CHICAGO — Last February, we told you how natural gas was experiencing a 15-year low and alternative suppliers were likely not delivering the best deals when it comes to home heating.
Now it’s time to take a look at your electric bill as summer settles in and customers are cranking up their a/c.
You have to be careful because getting scammed is just too common in the industry. But here’s some good news: As of June 1 -yesterday- ComEd’s price for electricity went down by 11%. That’s a 5-year low.
So consider reviewing your bill if you are with an alternative supplier, but beware: one wrong move now could leave you paying. And paying. And paying. Just ask Jasmine Willis White.
“I shouldn’t have to juggle between whether my kids are gonna eat or whether we are gonna be in the dark,” said the Elgin resident.
Yes, this 31-year-old mother of six says she was swindled. She wants to provide for her growing family, but she says some alternative electric companies are making that pretty hard.
Jasmine Willis White was a ComEd customer two years ago when an alternative supplier called “Public Power” came knocking. Months later it was “Liberty Power.” Then “IDT Energy” tried to get her to buy into their plan and switch.
“I didn’t really think I switched it, I didn’t sign anything, they just kept promising me this and that,” she said.
Each time, she thought her conversations were innocent. She was inquisitive. But salespeople were suddenly armed with her account number, her name and address from her very own bill, so that scamming – called “slamming” – ultimately left her in debt.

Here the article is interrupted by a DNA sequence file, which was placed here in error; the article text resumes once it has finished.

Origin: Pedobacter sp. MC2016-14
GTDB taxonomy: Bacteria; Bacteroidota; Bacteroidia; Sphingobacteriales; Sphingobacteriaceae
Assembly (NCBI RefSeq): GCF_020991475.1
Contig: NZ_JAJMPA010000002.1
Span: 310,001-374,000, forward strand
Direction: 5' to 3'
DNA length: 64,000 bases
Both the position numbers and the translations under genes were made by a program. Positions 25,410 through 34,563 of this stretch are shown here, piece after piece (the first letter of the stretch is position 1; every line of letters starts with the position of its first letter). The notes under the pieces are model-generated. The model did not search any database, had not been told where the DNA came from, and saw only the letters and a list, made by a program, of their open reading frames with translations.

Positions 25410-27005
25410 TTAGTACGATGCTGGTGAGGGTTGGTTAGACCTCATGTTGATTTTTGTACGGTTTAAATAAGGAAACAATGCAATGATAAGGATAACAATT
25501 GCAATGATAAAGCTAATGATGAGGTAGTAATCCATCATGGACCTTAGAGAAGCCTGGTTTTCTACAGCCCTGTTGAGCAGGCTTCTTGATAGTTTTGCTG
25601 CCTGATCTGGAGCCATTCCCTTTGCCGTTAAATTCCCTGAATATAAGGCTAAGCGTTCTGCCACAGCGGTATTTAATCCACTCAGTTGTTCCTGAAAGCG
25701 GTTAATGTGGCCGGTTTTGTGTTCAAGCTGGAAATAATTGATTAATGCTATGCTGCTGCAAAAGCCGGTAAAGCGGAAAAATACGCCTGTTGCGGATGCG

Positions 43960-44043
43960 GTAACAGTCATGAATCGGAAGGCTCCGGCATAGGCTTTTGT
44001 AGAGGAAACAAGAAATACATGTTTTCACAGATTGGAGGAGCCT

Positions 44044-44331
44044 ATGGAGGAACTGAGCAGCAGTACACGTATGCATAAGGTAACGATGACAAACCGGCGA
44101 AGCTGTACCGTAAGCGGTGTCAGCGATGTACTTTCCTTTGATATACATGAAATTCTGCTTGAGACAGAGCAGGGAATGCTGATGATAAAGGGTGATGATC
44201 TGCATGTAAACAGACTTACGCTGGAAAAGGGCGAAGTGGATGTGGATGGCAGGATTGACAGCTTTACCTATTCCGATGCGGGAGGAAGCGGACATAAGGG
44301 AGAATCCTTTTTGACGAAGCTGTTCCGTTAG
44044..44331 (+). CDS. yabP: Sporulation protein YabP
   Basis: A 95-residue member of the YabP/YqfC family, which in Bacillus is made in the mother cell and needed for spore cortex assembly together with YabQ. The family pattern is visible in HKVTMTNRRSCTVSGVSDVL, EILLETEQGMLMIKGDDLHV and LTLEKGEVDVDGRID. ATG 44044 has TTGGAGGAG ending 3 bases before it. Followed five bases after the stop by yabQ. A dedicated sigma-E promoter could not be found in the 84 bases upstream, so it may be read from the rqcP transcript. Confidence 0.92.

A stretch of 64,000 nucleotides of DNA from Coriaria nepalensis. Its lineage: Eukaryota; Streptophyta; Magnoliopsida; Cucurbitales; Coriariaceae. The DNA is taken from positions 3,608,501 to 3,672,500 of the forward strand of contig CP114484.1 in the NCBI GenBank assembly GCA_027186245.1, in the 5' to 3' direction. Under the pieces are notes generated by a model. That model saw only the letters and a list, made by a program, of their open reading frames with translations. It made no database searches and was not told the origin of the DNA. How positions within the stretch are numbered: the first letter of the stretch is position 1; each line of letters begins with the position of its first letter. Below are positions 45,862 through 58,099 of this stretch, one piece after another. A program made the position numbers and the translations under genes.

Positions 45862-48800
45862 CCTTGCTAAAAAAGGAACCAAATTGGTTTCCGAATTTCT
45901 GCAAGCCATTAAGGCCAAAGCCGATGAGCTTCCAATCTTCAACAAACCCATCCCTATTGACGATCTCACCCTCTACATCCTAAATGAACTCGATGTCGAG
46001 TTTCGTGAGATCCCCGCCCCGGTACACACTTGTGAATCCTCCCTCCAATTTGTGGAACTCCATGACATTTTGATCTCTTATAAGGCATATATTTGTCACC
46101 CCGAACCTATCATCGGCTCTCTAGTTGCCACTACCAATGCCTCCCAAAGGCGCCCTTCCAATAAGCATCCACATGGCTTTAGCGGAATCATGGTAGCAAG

Her rate for February: 58% higher than ComEd’s. In March, she overpaid by $100 because she was with an alternative supplier where the rates weren’t as good.
At its worst the Whites were stuck with $2,000 in unpaid electric bills. Her bills should be closer to $200. ComEd was delivering the electricity, but other alternative companies were supplying it and the Whites had no idea.
“We’re trying to get out of low income, out of this neighborhood. Every time we try to save, we got another bill for $600 in the mail,” Jasmine Willis White said.
So Jim Chilsen from the watchdog group Citizens Utility Board is helping the Whites recoup what they can. And others flirting with the idea of alternative electricity need to be armed with the right information.
“The bottom line is that in this market ComEd is likely your best bet,” Chilsen said.
It’s the best bet because right now electricity has dropped from 6.987 cents/kWh to 6.19 cents/kWh. 6.19 cents is the price to compare to alternative suppliers.
The “slamming” in the industry is not legal, but is seen often says the people at CUB. Keep an eye out for obvious signs of deceit at your front door or over the phone. And ask the right questions that could cost you if you don’t.
Chilsen said key questions to ask are: Is this an introductory rate? When does that introductory rate end? And what will be the new rate?
Chilsen says also, ask about monthly fees and exit fees. And: “Unless you are absolutely sure you want to sign up for an electricity deal, don’t give out your account number or your bill to just anyone who comes to your door.”
A potentially deceptive salesperson- and they are out there- can sign you up without your permission just by glancing at your bill. Just ask Jasmine Willis White. The damage was so deep she’s worried every day about losing what she has and with a household full of kids.
“I actually buy candles, not just to smell them, but I buy them because I know any second we could be cut off,” she said.
Willis White’s dispute is still in limbo. Currently CUB is helping her switch back to ComEd, her original electricity supplier.
If you want to shop around when it comes to electricity, and CUB encourages you to do so -know the rates right now. Look below for ways to compare and calculate rates.
Anyone on a community power deal should revisit their electricity bill, too. At one time, alternative suppliers may have delivered major cost savings, but rates dropped so much, ComEd may deserve another look.